Some polyclonal antibody preparations have become mainstays among immunosuppressive regimens used to prevent early, acute rejection in solid organ transplants. Two main types of polyclonal antibody preparations are widely used, one sourced from rabbits, the other from horses (). They are ( , , , 4, , )
- Thymoglobulin®, a rabbit anthymocyte globulin (rATG).
- ATG-Fresenius, a rabbit anthymocyte globulin.
- ATGAM® or eATG, equine antithymocyte globulin.
- Lymphoglobulin®, horse ATG.
Thymoglobulin®, a rabbit anthymocyte globulin (rATG)
- First licensed in April 1984 in Europe and in 1999 in USA (6).
- Manufactured by Genzyme/Sanofi.
- Is polyclonal IgG anti-human thymocyte globulin.
- Rabbits are immunized with human (developing T cells).
- Is widely used in solid organ transplants.
- Was given to ~ half of all new kidney transplant recipients in the US between 2000 and 2009 (7).
- Initially used in kidney transplants, today it’s used in a variety of solid organ transplants such as liver, heart, lung, pancreas, intestinal as well as hematopoietic stem cell transplantation and aplastic anemia ( , ).
- Manufactured by Neovii Biotech (formerly Fresenius Biotech) (4).
- Rabbits are immunized with a human line.
ATGAM® or eATG, equine antithymocyte globulin (5)
- Horses are immunized with human T cells and their antibodies harvested from their serum.
- Developed by in the 1950s.
- started using it in the 1960s.
- Registered for use in kidney transplantation in the US since 1981.
- First commercially available ATG in Europe and USA.
- Manufactured by Pfizer (previously Pharmacia Upjohn).
Lymphoglobulin®, Horse ATG
- Manufactured by Genzyme/Sanofi.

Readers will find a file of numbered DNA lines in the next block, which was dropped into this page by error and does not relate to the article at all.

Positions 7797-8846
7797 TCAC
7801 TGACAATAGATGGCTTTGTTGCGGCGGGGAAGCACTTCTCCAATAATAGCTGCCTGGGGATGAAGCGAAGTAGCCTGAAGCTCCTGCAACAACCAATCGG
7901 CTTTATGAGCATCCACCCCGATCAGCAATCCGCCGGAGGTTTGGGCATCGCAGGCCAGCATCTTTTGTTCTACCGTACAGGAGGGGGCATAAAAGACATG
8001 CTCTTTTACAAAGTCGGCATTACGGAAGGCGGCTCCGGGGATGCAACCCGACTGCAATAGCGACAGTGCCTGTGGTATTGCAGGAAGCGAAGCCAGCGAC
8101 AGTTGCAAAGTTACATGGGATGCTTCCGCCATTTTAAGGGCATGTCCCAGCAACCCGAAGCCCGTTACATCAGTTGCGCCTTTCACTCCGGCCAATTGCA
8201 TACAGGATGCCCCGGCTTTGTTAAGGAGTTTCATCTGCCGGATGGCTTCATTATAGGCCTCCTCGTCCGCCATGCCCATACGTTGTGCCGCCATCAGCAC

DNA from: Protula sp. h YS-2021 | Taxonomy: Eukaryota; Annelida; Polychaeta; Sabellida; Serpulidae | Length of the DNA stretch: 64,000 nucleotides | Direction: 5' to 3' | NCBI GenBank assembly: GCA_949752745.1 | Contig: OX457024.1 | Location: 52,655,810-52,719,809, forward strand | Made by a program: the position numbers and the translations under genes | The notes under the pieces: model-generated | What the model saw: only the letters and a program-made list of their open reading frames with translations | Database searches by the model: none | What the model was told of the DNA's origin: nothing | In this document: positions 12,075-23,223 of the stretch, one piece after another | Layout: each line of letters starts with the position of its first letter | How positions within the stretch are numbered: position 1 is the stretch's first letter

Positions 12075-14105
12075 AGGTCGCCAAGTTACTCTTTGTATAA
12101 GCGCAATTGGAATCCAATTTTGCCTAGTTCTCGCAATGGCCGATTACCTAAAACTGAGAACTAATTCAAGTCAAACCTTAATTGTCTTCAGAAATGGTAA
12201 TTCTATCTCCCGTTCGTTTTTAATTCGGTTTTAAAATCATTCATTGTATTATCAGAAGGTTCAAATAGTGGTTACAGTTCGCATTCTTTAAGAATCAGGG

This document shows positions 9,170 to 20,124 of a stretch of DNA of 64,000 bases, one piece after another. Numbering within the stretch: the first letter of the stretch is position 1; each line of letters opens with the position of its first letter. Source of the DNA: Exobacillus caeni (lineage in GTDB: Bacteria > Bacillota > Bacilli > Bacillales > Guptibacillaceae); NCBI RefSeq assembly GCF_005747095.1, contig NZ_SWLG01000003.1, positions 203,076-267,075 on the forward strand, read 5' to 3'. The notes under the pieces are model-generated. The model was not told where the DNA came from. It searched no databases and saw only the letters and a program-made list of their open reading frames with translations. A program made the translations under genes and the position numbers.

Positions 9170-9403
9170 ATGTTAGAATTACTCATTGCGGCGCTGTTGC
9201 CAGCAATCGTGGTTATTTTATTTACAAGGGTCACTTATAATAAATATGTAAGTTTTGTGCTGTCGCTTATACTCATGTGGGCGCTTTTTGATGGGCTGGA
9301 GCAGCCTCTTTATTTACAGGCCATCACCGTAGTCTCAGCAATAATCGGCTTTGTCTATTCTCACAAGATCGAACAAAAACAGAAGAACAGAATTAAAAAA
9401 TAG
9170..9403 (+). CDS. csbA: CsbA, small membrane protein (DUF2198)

To avoid early, acute rejection, high-risk transplant recipients, usually defined as glucocorticoid-resistant, are typically given these antibodies starting shortly before the transplant and continuing immediately afterward for a few weeks.
While exact mechanism by which these complex reagents immunosuppress is unknown, ADCC () likely causes rapid and widespead lysis of T cells though elimination of other cells such as NK cells is also possible. This Rx also entails serious risks which include , , , higher infection risk, and many others ( , , 4, , 8, ).
1. Gaber, A. Osama, et al. “Rabbit antithymocyte globulin (thymoglobulin): 25 years and new frontiers in solid organ transplantation and haematology.” Drugs 70.6 (2010): 691-732.
2. Penninga, Luit. Immunosuppressive Polyclonal and Monoclonal T-cell Antibody Induction Therapy for Solid Organ Transplant Recipients: Systematic Reviews with Meta-analyses and Trial Sequential Analyses of Randomised Clinical Trials: Ph. D. Thesis. Afsnit 7812, Blegdamsvej 9, 2100 Ø, 2014.
3. Chen, Huifang, Qian, Shiguang. “Current Immunosuppressive Therapy in Organ Transplantation.” CURRENT IMMUNOSUPPRESSIVE THERAPY IN ORGAN TRANSPLANTATION: 51.
4. Nishihori, Taiga, et al. “Antithymocyte globulin in allogeneic hematopoietic cell transplantation: benefits and limitations.” Immunotherapy 8.4 (2016): 435-447.
7. Cai, J., and P. I. Terasaki. “The current trend of induction and maintenance treatment in patient of different PRA levels: a report on OPTN/UNOS Kidney Transplant Registry data.” Clinical transplants (2009): 45-52.
8. Bamoulid, Jamal, et al. “Anti-thymocyte globulins in kidney transplantation: focus on current indications and long-term immunological side effects.” Nephrology Dialysis Transplantation (2016): gfw368.)
9. Malvezzi, Paolo, Thomas Jouve, and Lionel Rostaing. “Induction by anti-thymocyte globulins in kidney transplantation: a review of the literature and current usage.” Journal of nephropathology 4.4 (2015): 110.